No Show

Waddup y’all, it’s your man Skyzoo, back for day 3 of my guest blogging gig. So for the third entry, I figured I’d break down the life and times of one of the game’s most prominent factors and the road it’s traveled thus far; the music video show. As hip hop fans, we always find a way to get what we want. Since day one, when dudes would set up in the park and plug into the light poles (prospect park waddup!), the deejays at hand would be surrounded by fans, admirers, etc, all off the strength of word of mouth. When radio stations only played hip hop for an hour on the late night, you pulled out a TDK and taped that hour. When the project basements were the only place that would let you get away with throwing a hip hop party, the basements became flooded immediately. Even nowadays with downloadable mixtapes and their instant access, Moral of the story, we find a way to get our fix.

Visuals are no different, and since the creation of videos, we’ve always had our avenues to get them no matter what. A dope video can easily make a song, an album, even an artist as a whole. At the same time, videos can (and have) easily broken careers in half. The wrong video can completely f**k up how you’re perceived. As a vehicle of getting the vids from points A to B, the concept of a hip hop video show was birthed in the early 80′s to heavy fan fare and even more skepticism. The idea of a tv show airing songs that you heard on the radio, with no added or changing elements, seemed simple and un-needed to say the least.

What hip hop video shows accomplished however, was bringing different types of living into homes it would’ve never existed in otherwise. A kid in Minnesota could now get a feel for the Bronx off of Grandmaster Flash and Melle Mel’s “The Message.” Queens now existed in Kansas when Run DMC’s “My Adidas” came on. Compton was a reality in Seattle when NWA dropped “Express Yourself.” Lines became blurred, fans became a lighter shade, crowds sold out quicker, and hip hop became undeniable.

I grew up in Brooklyn NY, so for me, Video Music Box was everything. My Saturday mornings were locked on channel 25. I was a late bloomer with cable (if you from the ‘jects you understand), so I only saw videos on Saturdays from 12pm-1pm. When I did get cable in the crib, I found Yo MTV Raps and Rap City, as well as a few random hip hop looks on MTV’s daytime playlist and BET’s Video Soul, depending on what artist it was. I grew up as a fan of all of those shows; I remember the last episode of Yo MTV Raps with the all star cipher, I remember when “Protect Your Neck” was ONLY played on Video Music Box, I remember when The Box came along and convinced you to PAY $2 for videos that you just watched for free, I remember it all. As the shows came and went, it’s dope to see Video Music Box is still around, through all of the digital advancements, viewer control, etc, Ralph McDaniels has found a way to stay afloat regardless. The one show that did hurt to see leave though, to me, was Rap City. Aww man. SMH.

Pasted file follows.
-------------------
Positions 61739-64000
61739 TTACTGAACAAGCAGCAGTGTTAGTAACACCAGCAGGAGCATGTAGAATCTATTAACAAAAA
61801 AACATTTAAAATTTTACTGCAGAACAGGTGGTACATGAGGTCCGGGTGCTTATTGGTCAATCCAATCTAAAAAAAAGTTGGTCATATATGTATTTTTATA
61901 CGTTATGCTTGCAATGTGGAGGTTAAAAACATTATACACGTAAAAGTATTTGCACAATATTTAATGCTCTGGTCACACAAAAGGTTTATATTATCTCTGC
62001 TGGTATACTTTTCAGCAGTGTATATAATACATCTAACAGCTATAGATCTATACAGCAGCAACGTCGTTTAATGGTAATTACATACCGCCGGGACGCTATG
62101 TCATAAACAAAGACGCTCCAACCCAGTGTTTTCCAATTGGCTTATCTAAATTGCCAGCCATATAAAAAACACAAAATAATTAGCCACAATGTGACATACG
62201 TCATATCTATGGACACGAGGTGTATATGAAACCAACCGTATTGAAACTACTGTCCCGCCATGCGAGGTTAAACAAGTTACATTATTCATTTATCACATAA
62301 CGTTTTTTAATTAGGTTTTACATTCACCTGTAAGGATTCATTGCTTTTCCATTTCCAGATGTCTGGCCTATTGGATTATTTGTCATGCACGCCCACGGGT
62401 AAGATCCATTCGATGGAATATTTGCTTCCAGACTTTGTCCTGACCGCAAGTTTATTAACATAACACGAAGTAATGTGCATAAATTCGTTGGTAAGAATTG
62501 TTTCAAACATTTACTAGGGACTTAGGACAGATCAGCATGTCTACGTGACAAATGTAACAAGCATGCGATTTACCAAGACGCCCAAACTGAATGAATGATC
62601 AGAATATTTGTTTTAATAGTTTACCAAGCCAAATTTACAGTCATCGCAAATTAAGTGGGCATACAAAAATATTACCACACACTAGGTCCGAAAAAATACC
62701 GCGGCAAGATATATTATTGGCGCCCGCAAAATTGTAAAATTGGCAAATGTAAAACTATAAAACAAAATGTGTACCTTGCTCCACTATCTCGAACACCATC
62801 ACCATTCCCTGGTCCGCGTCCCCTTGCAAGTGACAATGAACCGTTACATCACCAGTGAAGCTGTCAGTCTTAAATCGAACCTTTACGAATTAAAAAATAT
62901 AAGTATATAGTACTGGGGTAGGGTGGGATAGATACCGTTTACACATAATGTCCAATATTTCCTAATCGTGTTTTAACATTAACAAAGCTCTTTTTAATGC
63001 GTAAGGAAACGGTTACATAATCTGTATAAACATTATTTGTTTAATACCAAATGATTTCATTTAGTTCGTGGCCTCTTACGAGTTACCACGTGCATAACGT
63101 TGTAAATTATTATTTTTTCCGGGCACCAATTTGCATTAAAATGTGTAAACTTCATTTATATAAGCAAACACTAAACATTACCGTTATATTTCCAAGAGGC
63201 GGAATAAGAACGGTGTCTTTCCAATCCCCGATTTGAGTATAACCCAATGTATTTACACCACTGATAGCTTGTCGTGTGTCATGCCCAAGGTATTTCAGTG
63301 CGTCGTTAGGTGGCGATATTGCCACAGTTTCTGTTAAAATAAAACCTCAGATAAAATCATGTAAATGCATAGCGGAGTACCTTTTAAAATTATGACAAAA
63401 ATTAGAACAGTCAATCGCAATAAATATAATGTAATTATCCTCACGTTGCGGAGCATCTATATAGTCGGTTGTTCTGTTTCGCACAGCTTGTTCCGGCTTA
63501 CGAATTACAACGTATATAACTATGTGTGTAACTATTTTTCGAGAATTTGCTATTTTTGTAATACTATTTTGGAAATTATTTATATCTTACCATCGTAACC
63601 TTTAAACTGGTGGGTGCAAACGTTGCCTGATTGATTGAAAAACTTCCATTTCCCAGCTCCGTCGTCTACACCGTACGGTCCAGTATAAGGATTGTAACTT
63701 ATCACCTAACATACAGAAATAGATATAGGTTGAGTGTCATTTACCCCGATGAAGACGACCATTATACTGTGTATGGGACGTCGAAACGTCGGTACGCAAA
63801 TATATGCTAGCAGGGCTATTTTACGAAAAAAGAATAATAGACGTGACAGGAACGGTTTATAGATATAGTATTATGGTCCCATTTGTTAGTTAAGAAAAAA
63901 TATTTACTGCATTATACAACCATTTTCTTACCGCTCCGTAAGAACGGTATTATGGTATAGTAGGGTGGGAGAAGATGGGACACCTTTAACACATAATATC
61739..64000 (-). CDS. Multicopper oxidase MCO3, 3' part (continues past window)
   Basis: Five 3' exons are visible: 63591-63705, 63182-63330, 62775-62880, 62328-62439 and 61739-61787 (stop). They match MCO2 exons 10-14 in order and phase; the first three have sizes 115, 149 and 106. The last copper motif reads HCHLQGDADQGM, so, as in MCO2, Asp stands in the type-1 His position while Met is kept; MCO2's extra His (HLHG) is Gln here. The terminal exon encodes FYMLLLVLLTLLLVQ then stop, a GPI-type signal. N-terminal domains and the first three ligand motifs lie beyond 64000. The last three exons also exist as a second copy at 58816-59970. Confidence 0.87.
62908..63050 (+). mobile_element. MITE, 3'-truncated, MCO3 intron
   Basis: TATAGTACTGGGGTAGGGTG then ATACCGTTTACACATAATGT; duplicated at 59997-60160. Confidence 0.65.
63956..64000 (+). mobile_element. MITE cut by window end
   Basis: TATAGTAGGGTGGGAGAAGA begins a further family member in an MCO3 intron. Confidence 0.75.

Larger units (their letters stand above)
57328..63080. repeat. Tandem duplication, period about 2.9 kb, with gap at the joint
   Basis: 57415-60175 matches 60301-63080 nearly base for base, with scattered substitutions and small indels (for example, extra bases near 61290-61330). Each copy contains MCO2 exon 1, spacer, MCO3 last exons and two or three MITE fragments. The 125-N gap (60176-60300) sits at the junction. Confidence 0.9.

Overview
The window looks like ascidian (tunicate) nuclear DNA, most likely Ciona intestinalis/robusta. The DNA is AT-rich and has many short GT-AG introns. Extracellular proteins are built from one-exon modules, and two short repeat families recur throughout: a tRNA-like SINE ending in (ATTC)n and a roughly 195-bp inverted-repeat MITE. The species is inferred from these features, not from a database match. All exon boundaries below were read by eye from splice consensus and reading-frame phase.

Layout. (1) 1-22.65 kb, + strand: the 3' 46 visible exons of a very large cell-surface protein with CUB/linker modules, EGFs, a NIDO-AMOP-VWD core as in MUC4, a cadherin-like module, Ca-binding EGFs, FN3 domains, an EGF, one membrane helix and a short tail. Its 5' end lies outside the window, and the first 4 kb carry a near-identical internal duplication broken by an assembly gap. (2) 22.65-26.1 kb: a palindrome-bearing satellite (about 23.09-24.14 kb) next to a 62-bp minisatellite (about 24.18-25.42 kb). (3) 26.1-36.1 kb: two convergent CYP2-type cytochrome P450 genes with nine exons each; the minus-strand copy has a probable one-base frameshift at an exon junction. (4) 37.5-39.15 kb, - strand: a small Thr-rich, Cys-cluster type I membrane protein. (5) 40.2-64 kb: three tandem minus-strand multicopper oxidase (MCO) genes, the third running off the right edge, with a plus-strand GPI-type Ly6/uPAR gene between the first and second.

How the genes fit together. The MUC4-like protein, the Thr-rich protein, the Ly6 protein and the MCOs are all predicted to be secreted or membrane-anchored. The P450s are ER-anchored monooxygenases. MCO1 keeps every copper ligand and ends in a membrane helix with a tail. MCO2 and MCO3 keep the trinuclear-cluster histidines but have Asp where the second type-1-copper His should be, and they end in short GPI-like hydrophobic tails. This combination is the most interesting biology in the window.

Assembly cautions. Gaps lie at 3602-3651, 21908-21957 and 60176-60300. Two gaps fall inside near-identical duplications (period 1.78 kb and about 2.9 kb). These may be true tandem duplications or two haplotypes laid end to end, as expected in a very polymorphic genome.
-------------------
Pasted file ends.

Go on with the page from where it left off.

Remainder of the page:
Rap City seemed like the end all be all for hip hop in the 80′s and 90′s, and by the ealry 2000′s it pretty much stood alone as far as it’s place of importance nationwide. Whether it was Big Lez, Joe Clair, Big Tigger, Mad Linx, Q45, or any of the other hosts before them, it didn’t matter to me, as long as Rap City was on, we was straight in my hood. The thing that made Rap City matter so much was the way it walked the line. You saw your Common Sense videos right along with your UGK videos, your Pharcyde’s with your Redman’s, your De La Soul’s with your 2pac’s, your Mos Def’s with your Mase’s, it all made sense. The balance was there, and it gave you everything that hip hop was at that moment. From the interaction between the hosts and the viewers, to the personality they showed, to the fact that all the hosts chosen seemed like true hip hop heads who could appreciate any style of the game, Rap City was easily FTW.

The best part about the show though, hands down, was and always will be the booth. When the clock hit about 5:45, you knew it was about to go down (whether good or bad). Seeing who would hit the booth the hardest was the main attraction of the show to me. As a high schooler, all I wanted to do was get on so that I could be featured on Rap City and rock the booth (I always wanted it to play out where they threw on Ghostface’s “Daytona 500″ beat for me to body. Anyone who went to school with me knows what I used to do to that beat). I knew that if I got to get in that booth, it was lights out. To me, the booth was a stamp of approval. The show as a whole was a certification of being a part of the culture in the same light you saw your heroes in. No matter what happened within hip hop and the politics that came with it, Rap City was ours.